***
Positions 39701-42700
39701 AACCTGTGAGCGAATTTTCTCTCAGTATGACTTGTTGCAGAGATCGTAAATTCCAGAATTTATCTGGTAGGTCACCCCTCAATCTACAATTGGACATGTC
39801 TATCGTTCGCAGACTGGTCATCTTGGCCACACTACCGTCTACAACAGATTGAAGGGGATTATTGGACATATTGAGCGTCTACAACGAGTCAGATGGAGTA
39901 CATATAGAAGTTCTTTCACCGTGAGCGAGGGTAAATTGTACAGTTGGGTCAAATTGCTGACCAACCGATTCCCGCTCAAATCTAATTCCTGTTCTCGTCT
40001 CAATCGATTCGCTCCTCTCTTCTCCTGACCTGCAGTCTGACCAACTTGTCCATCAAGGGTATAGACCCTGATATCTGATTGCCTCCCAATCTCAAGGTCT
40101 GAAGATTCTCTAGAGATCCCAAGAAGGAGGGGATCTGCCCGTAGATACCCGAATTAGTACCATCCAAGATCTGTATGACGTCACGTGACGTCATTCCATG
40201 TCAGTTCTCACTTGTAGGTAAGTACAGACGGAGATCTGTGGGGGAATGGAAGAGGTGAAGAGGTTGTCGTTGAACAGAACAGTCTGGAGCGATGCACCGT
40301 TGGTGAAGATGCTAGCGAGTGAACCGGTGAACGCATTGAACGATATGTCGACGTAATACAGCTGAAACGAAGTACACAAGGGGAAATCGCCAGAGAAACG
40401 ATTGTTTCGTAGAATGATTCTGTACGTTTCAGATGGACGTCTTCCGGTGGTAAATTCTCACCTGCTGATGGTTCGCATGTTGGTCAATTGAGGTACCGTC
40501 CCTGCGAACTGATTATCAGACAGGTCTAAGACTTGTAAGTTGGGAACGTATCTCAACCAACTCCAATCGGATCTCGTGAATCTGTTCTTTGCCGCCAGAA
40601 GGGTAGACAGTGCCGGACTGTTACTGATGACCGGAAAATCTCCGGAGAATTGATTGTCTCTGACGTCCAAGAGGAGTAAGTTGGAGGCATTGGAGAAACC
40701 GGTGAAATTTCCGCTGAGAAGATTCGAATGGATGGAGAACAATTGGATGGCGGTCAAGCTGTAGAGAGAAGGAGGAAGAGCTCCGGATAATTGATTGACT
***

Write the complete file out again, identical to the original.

Positions 39701-42700
39701 AACCTGTGAGCGAATTTTCTCTCAGTATGACTTGTTGCAGAGATCGTAAATTCCAGAATTTATCTGGTAGGTCACCCCTCAATCTACAATTGGACATGTC
39801 TATCGTTCGCAGACTGGTCATCTTGGCCACACTACCGTCTACAACAGATTGAAGGGGATTATTGGACATATTGAGCGTCTACAACGAGTCAGATGGAGTA
39901 CATATAGAAGTTCTTTCACCGTGAGCGAGGGTAAATTGTACAGTTGGGTCAAATTGCTGACCAACCGATTCCCGCTCAAATCTAATTCCTGTTCTCGTCT
40001 CAATCGATTCGCTCCTCTCTTCTCCTGACCTGCAGTCTGACCAACTTGTCCATCAAGGGTATAGACCCTGATATCTGATTGCCTCCCAATCTCAAGGTCT
40101 GAAGATTCTCTAGAGATCCCAAGAAGGAGGGGATCTGCCCGTAGATACCCGAATTAGTACCATCCAAGATCTGTATGACGTCACGTGACGTCATTCCATG
40201 TCAGTTCTCACTTGTAGGTAAGTACAGACGGAGATCTGTGGGGGAATGGAAGAGGTGAAGAGGTTGTCGTTGAACAGAACAGTCTGGAGCGATGCACCGT
40301 TGGTGAAGATGCTAGCGAGTGAACCGGTGAACGCATTGAACGATATGTCGACGTAATACAGCTGAAACGAAGTACACAAGGGGAAATCGCCAGAGAAACG
40401 ATTGTTTCGTAGAATGATTCTGTACGTTTCAGATGGACGTCTTCCGGTGGTAAATTCTCACCTGCTGATGGTTCGCATGTTGGTCAATTGAGGTACCGTC
40501 CCTGCGAACTGATTATCAGACAGGTCTAAGACTTGTAAGTTGGGAACGTATCTCAACCAACTCCAATCGGATCTCGTGAATCTGTTCTTTGCCGCCAGAA
40601 GGGTAGACAGTGCCGGACTGTTACTGATGACCGGAAAATCTCCGGAGAATTGATTGTCTCTGACGTCCAAGAGGAGTAAGTTGGAGGCATTGGAGAAACC
40701 GGTGAAATTTCCGCTGAGAAGATTCGAATGGATGGAGAACAATTGGATGGCGGTCAAGCTGTAGAGAGAAGGAGGAAGAGCTCCGGATAATTGATTGACT